The Effects of War on Women
The prime target of the consequences of the World War I and World War II was the women population kept in detention, sexually assaulted and imprisoned for no reason
I. Women’s resistance has involved a range of strategies of active nonviolence (Yellin, pp. 399-409). a) This was not intended to harm those whose power, policies or ideas, involves significant risks on the part of the resisters (Yellin, pp. 399-409). b) This position was reinforced by women’s relegation to resultant or extra roles in numerous peace movement activities (Yellin, pp. 399-409). c) This was the result of the lack of acknowledgement of women’s taking primary responsibility in the organizing of foremost peace campaigns, which is the reason of these happenings with the women (Yellin, pp. 399-409).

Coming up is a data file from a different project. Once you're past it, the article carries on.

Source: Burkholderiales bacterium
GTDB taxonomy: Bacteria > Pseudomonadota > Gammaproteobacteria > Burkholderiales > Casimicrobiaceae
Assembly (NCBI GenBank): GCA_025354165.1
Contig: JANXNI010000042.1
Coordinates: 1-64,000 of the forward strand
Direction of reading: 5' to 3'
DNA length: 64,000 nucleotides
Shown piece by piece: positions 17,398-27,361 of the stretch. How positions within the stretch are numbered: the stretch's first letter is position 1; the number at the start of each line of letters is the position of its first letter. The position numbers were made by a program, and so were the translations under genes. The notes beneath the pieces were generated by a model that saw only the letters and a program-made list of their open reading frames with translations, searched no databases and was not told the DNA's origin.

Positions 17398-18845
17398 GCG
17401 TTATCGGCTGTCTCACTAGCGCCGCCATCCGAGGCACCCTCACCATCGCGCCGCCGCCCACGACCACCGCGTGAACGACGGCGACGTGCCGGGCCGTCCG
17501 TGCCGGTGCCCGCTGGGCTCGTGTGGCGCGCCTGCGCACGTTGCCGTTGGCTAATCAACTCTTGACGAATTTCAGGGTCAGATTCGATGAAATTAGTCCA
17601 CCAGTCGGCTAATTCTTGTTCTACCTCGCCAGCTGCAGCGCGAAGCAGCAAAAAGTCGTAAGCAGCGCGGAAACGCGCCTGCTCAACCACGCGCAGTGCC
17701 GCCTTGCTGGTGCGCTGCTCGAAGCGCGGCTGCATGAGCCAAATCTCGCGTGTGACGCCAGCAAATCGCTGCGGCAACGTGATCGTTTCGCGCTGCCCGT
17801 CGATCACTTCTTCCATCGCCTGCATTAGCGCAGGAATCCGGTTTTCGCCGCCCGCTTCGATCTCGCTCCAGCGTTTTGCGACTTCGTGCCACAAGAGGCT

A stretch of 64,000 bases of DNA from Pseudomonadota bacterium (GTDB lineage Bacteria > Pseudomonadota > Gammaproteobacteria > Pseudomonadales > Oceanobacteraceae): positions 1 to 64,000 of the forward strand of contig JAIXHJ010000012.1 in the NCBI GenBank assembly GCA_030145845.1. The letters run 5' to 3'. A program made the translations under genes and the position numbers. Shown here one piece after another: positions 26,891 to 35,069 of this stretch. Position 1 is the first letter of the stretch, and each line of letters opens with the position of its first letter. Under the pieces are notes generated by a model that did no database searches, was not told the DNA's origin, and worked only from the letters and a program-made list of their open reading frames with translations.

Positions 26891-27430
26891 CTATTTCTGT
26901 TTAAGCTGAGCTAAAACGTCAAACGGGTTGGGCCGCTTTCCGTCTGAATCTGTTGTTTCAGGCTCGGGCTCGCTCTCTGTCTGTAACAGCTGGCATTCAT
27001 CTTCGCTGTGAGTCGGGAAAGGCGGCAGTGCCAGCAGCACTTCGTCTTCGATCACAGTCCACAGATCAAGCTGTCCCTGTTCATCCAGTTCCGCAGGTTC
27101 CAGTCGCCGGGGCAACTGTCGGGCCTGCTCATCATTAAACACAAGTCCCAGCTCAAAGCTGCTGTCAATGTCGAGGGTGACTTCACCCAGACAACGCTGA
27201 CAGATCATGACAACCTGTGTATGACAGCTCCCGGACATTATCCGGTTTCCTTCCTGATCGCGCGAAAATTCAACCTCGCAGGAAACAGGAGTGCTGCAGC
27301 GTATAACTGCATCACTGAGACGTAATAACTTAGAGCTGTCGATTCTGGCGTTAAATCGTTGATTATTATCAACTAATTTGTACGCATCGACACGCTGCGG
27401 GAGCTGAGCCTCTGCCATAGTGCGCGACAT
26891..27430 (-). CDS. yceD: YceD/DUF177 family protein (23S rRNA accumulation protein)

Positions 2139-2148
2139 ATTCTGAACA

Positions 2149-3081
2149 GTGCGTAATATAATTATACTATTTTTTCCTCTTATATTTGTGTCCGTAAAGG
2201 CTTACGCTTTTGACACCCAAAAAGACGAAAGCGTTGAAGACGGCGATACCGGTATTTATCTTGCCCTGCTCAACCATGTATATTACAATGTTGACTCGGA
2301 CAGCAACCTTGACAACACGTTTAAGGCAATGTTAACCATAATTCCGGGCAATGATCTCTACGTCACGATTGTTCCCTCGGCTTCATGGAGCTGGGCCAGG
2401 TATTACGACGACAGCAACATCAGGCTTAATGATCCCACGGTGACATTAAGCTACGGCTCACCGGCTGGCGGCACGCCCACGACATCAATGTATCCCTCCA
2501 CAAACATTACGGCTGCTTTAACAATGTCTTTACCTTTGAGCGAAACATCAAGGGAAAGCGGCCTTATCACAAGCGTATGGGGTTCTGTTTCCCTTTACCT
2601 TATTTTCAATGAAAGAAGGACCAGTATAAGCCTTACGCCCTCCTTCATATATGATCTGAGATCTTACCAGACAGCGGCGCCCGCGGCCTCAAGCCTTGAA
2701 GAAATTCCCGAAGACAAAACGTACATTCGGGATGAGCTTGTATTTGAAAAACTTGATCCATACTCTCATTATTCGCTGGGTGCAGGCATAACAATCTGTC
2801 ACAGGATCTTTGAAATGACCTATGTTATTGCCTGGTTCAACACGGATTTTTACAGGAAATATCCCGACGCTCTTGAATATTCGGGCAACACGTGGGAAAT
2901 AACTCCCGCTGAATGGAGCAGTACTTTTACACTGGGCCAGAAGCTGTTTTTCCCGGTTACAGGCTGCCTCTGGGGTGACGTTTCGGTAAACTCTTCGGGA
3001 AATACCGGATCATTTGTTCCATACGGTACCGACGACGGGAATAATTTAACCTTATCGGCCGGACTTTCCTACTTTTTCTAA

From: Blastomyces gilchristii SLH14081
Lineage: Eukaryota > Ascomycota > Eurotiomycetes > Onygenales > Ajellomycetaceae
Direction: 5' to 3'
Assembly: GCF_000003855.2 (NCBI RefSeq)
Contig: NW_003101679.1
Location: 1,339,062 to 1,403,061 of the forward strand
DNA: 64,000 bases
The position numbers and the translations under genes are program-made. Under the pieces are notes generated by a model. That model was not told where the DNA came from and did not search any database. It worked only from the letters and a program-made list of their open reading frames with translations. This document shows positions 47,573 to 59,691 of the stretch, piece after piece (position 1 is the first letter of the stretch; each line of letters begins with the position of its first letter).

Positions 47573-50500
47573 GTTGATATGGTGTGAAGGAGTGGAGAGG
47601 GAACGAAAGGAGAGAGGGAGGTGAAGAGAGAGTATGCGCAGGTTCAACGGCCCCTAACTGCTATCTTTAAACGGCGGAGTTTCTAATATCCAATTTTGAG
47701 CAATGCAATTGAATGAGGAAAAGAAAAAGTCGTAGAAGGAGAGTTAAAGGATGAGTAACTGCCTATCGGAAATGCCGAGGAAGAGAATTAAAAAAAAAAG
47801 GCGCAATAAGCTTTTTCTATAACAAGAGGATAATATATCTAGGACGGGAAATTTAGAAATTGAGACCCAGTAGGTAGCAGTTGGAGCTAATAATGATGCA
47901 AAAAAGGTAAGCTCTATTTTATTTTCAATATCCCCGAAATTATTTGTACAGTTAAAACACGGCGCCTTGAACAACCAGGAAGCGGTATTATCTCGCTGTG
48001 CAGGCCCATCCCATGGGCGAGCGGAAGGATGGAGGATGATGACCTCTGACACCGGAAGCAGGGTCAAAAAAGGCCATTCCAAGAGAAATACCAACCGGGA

II. Politics and war have always influenced women during different periods (Bass, Jonathan, pp. 424). a) The political rights of women were nonexistent, even in the most advanced democracies, which stipulated universal suffrage "without including them (Bass, Jonathan, pp. 424). b) A mid-nineteenth century feminist movement began starring artistic personalities, scientific and political, fighting for equality and for winning the female vote (Goldstein, pp. 408). c) Among political parties, the Socialists raised the banner of equality (Goldstein, pp. 408).
III. The woman, until the beginning of the First World War, had been relegated to household chores, and their crucial role was to accompany the man on social commitments (Molinari, Andrea, pp. 91). a) The World War I created new roles for women (Molinari, Andrea, pp. 91). b) This included some office work that only a small number of women had done before (Molinari, Andrea, pp. 91). c) For example, in Britain the number of women working in...